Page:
Bulow Plantation Ruins Historic State Park

by Mary C Miller
(Mt. Dora,FL)

Ruins

Ruins

Ruins
Entrance to Ruins Area
Oven Ruins
Moss Covered Stones

A few years ago I moved from South Florida – where tropical gardens and the Everglades were my favorite haunts - to Central Florida. The only things I knew much about here, were Disney and the beautiful hills, lakes and oak trees of Lake County.


Little by little I'm finding new treasures.

I recently had an occasion to go to Bunnell, Florida. The visit wasn't going to be more than a few hours, so I decided to look at the map and see what else may be nearby. I saw a place called Bulow Plantation Ruins just 15 minutes away. I googled it and put it on my list of things to do.

Although easy to find, when I started down the long narrow, packed clay, very straight road I wondered if I had made a wrong turn. About one half mile in, I came upon a sign: "OLD BEACH ROAD". In the early 1800s this was known as the Old Beach Road. It was also the original entrance road to the Bulow's plantation.

I was on the right track. Another half mile later I arrived at the entrance.

Bulowville was the name of the plantation purchased and developed by Charles Wilhelm Bulow, shortly after the United States obtained Florida as a territory in 1821.

1,000 acres of the 6,675 acres were planted in sugar cane. In addition, they grew rice and indigo. The Bulow sugar mill was the largest in east Florida from 1821 until it was burned by the Seminoles in 1836 at the beginning of the Second Seminole War.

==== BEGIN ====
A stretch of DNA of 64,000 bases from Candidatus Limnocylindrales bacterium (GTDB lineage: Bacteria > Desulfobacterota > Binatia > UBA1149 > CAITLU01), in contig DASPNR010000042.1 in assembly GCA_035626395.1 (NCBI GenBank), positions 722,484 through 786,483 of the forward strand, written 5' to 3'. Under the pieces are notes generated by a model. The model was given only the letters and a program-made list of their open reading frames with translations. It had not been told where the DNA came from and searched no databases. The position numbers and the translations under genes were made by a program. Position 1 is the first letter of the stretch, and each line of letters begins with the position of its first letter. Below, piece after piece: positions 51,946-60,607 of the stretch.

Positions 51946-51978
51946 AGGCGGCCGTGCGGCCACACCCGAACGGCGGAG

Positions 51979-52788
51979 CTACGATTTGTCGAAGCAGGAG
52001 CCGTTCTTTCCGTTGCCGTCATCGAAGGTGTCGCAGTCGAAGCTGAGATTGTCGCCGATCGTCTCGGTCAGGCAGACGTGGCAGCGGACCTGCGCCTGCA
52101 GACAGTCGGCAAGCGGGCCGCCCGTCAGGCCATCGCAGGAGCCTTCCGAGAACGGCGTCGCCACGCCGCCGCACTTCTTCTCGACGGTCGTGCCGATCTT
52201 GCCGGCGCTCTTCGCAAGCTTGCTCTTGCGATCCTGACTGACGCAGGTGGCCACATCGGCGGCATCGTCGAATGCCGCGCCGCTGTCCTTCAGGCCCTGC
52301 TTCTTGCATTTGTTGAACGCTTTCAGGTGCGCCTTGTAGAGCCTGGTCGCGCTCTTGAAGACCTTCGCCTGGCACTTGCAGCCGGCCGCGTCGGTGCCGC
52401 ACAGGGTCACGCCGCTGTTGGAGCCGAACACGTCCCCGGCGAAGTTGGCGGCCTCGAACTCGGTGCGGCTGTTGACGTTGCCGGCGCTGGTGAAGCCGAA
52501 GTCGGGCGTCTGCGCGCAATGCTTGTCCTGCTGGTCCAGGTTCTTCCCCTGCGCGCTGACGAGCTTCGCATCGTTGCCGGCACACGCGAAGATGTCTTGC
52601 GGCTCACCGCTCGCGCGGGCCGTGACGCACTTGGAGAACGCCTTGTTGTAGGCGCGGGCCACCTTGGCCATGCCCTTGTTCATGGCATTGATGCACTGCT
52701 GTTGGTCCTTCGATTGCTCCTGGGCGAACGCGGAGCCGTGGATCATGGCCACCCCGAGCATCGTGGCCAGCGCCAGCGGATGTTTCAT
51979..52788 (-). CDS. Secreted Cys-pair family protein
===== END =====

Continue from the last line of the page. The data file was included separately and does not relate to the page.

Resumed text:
The signage around the ruins tells the entire story in the 'voice' of one of the sons. The presentation graphics are well placed and informative.

The stones fallen from the original structure are covered with green moss that adds to the beauty. I spent a almost three hours there soaking up the history and beauty of the place.

If you are a history buff, hiker, boater or just curious, this park is a must see!

There are walking paths and picnic facilities in tons of shade and a boat ramp provides access for canoes, kayaks and small powerboats to scenic Bulow Creek (a designated state canoe trail.) Anglers can fish from the dock or a boat.

Please call Bulow Plantation Ruins Historic Florida State Park for current hours, days open and fees. (386) 517-2084

P.S. The Atlantic Ocean is just 5 minutes away. I spent another hour at Flagler Beach just thinking and enjoying the salt air.

Comments for Bulow Plantation Ruins Historic State Park

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Jan 18, 2016
Bulow Plantation
by: Avriltrenkler@yahoo

I got married here almost 4 years ago, to my only love, who I first met when he was a sailor serving in Ireland with the Navy. We met at 20.....got married, after a lifetime apart, at 70.

It's a glorious place.....we got married at a spot where the branches of the trees formed a heart!! That, and the fact that it is one of the special 'hidden' spots of Florida. Truly worth a visit!!

Aug 07, 2014
Bulow Oak
by: Anonymous

This a beautiful site which is also called "The Loop". There is a huge 2,000 year old oak tree near the park ranger's home. This is located off Old Dixie Road. A must see.

Oct 26, 2013
Thanks For Sharing
by: Florida Backroads Travel

Mary, thanks for sharing your experiences at Bulow Plantation and Flagler Beach. Many Floridians don't know much about these places.

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